“What’s the hardest thing about living in Ecuador? What’s your biggest struggle?”

We’re asked this question every year, and every year I give the same answer. It looks like I’m giving it thought, but it’s an automatic response. “I get homesick a lot. And boy, do I miss speaking English!”


But there are bigger struggles than the language. Struggles that I can’t explain in five minutes. Not to an elementary-schooler. Not to anyone my age. Not even to an adult, no matter how interested or sympathetic they are.

So I tell them, I tell you, that it’s homesickness. That it’s speaking Spanish.


I don’t mention that I still don’t feel accepted as a part of the community here in Paute.

That I’m shunned by most of the girls, and I question every guy’s motives for friendliness.

That I’m painfully conscious of everything I say and do, because it’s a reflection on missionaries, Americans, and Christians everywhere.


I don’t mention the hurt I experience by being forgotten by my peers in the States.

That I feel the need to live up to a certain image when I’m back on missionary furlough.

That I feel completely detached and isolated from the American culture, and I have no idea what its expectations are for me.


The misgivings, the doubts, the battles I’m fighting, they aren’t things I often share.

Because when I do, most of you can’t relate.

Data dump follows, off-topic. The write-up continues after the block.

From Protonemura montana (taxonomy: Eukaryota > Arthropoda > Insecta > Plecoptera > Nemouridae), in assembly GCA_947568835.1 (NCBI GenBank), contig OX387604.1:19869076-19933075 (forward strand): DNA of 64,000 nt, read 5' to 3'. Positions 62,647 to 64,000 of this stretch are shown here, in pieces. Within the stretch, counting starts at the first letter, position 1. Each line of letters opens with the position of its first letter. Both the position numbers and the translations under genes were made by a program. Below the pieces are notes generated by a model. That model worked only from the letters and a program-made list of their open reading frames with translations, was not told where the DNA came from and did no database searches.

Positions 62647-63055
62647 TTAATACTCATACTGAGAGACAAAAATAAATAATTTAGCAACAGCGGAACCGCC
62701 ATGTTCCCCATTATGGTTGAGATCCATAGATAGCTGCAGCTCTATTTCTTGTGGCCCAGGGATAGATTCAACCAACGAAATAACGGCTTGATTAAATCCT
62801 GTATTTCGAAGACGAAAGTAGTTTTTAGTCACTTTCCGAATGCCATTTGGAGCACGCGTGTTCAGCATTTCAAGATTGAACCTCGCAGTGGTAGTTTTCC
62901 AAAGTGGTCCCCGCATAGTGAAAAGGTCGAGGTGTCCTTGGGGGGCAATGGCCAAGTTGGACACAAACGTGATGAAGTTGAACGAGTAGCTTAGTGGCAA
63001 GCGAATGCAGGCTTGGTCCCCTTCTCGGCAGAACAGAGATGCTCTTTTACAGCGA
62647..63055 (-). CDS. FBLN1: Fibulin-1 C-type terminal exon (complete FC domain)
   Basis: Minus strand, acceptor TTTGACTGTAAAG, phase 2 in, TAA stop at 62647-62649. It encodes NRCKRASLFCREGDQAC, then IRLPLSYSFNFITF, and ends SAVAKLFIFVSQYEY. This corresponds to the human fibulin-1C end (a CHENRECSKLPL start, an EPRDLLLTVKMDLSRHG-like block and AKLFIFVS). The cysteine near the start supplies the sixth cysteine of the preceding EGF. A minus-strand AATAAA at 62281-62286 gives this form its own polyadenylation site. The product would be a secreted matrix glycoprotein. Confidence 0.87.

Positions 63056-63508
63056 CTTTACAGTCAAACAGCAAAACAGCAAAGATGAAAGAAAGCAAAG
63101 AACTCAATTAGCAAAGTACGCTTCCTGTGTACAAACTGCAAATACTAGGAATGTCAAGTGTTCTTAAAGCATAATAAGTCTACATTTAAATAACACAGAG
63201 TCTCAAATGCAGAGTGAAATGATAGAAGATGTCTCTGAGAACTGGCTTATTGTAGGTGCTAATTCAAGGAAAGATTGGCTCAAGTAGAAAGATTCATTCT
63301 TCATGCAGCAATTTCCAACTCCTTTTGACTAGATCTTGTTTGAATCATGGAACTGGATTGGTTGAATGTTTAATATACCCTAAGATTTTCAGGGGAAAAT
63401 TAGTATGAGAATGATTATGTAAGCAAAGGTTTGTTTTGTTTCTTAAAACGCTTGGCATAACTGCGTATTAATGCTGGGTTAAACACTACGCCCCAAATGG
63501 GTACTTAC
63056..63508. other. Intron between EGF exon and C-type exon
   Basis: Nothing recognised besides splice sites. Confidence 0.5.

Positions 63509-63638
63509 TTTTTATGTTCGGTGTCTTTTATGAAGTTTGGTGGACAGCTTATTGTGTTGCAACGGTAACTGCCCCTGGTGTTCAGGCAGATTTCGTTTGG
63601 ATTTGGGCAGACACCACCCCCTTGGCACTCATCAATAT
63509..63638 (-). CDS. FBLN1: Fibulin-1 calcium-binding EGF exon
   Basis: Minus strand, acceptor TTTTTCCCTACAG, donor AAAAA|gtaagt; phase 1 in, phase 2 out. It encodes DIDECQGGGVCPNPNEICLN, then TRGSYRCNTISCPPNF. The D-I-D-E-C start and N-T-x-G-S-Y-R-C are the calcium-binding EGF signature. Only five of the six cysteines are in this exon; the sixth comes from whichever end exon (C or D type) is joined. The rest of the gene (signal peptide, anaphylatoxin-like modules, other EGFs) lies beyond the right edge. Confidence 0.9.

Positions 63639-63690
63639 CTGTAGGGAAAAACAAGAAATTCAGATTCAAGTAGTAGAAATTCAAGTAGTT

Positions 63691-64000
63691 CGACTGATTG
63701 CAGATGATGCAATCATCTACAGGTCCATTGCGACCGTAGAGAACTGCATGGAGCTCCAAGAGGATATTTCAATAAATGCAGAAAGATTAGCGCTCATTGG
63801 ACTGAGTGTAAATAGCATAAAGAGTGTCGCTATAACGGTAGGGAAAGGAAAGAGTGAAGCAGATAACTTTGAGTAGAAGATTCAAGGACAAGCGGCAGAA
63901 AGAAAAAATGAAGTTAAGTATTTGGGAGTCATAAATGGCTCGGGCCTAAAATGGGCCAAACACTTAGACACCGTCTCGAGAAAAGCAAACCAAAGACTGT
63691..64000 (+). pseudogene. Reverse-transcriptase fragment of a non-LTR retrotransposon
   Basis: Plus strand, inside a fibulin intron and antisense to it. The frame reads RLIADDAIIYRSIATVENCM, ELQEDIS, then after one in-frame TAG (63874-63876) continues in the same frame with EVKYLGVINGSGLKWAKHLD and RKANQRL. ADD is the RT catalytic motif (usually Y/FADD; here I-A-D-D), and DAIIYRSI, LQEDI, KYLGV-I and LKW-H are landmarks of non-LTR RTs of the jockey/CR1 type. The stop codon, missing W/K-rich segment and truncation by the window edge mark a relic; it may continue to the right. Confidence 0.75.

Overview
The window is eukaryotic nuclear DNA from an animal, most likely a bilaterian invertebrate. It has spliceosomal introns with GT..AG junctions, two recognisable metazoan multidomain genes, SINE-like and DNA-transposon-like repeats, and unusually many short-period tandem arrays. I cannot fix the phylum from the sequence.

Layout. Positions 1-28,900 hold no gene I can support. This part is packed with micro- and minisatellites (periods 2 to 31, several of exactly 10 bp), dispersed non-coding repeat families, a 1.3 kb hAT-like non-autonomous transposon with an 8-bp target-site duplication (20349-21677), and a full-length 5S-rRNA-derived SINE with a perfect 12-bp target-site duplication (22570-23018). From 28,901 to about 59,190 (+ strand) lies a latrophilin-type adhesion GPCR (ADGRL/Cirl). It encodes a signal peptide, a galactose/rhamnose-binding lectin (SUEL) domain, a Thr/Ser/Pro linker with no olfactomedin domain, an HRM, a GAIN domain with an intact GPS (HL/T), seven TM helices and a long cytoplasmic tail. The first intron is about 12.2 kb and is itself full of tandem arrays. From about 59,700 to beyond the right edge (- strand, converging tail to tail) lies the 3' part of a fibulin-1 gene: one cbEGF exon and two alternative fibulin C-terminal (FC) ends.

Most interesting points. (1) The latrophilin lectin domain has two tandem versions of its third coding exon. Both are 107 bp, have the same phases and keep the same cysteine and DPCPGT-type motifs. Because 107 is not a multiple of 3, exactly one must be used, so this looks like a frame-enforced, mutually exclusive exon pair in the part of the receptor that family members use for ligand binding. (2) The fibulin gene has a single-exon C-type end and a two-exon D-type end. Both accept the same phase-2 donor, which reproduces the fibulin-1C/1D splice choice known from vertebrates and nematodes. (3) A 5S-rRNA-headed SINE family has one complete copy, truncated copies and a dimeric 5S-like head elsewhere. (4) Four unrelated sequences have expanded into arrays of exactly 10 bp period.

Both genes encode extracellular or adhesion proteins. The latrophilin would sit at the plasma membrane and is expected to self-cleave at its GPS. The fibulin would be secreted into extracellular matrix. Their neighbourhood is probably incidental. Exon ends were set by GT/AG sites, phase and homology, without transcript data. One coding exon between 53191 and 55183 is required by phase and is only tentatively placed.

And it’s frustrating.

You can’t relate to years of having jokes made about you, in front of your face, in a language you can’t understand.

You can’t relate to someone trying to barter a few acres of land for your hand in marriage… when you’re thirteen.

You can’t relate to being ostracized by an entire town who wants nothing to do with you or your God.


So I’ll tell you that my struggle is with the language, and it will just be easier for both of us.

Our Return to Puca-Chikta: Part 2

[Read Part 1 of Our Return to Puca-Chikta here:]
We sit on a bench in front of her home — a hut, really — and catch up while I paint faces.

“You were so young when you first visited our village,” Evelin says. “You’ve changed a lot.”
I have changed. Our family had just moved to Ecuador when we visited Puca-Chikta for the first time. [I actually wrote about the experience here:]
“You’ve changed too,” I remind her. “Viejita, you’re old now.” She’s thirteen… in a few years, she’ll be old enough to get married here.